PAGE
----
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Boston University Law School




This paper sets out a theory of torts and cyberspace wrongs. Its goal is to set out a sparse theoretical account of tort law and apply it to cyberspace torts, both negligent and intentional. I approach this goal by applying the framework of property rules and liability rules to cyberspace torts. That framework suggests that trespass doctrine is appropriate in instances of cyber-invasions of private information resources, such as the breaking of codes to access private information on the web. However, trespass doctrine should play no role in cyber-invasions of public information resources, such as the sending of spam email. I also examine indirect liability claims against operating system sellers or internet service providers for the harms caused by cyberspace actors (e.g., virus writers, copyright violators). The theory presented here suggests that the basis for strict indirect liability is weak. Finally, the theory suggests that immunity rules should play a role in this area, though in a smaller set of instances than those protected by the Communications Decency Act.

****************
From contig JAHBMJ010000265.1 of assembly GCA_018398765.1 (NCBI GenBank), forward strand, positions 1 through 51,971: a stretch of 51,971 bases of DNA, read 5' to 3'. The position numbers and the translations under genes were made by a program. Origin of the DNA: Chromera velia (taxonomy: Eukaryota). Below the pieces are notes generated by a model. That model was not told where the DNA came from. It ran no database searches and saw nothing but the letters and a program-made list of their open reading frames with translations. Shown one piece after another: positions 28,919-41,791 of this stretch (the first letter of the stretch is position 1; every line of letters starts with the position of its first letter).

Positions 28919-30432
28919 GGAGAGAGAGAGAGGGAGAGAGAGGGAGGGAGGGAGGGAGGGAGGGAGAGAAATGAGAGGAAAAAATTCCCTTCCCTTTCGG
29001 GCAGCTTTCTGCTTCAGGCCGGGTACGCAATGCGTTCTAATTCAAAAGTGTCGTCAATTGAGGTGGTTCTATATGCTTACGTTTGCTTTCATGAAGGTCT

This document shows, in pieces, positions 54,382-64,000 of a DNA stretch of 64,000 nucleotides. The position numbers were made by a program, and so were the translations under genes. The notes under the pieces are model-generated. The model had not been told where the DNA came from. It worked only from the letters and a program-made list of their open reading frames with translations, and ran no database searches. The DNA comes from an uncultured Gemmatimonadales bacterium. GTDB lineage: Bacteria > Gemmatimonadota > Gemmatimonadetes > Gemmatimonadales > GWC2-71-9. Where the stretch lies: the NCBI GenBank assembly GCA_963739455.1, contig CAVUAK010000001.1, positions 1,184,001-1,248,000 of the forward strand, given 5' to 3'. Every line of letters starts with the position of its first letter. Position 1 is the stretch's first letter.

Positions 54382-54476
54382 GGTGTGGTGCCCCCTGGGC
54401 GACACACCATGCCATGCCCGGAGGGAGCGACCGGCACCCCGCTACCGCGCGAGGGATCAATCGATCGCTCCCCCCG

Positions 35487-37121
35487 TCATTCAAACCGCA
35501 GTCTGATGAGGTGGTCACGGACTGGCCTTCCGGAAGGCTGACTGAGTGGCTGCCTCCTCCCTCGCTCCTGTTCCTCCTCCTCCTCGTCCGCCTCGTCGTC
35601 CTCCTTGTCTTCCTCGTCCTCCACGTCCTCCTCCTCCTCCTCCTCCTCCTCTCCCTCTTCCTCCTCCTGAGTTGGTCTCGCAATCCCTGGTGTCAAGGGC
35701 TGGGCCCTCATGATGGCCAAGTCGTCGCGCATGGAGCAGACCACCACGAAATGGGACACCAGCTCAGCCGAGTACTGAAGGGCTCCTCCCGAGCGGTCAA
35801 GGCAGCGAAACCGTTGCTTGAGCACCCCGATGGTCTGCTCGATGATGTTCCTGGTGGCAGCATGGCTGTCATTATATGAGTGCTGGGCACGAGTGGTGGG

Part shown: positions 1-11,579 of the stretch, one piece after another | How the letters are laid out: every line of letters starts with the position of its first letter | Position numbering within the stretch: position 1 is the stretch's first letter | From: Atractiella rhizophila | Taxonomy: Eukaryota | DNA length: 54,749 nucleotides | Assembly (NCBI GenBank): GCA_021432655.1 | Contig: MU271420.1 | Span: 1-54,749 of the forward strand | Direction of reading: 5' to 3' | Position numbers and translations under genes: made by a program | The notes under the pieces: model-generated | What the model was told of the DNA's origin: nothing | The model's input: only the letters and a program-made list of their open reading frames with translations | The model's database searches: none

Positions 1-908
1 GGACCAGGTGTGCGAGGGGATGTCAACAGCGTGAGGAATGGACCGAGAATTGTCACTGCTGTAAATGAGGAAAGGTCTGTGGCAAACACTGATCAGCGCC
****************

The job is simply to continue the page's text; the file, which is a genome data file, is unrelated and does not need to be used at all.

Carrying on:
Boston University School of Law Working Paper Series, Law and Economics Working Paper No. 06-19

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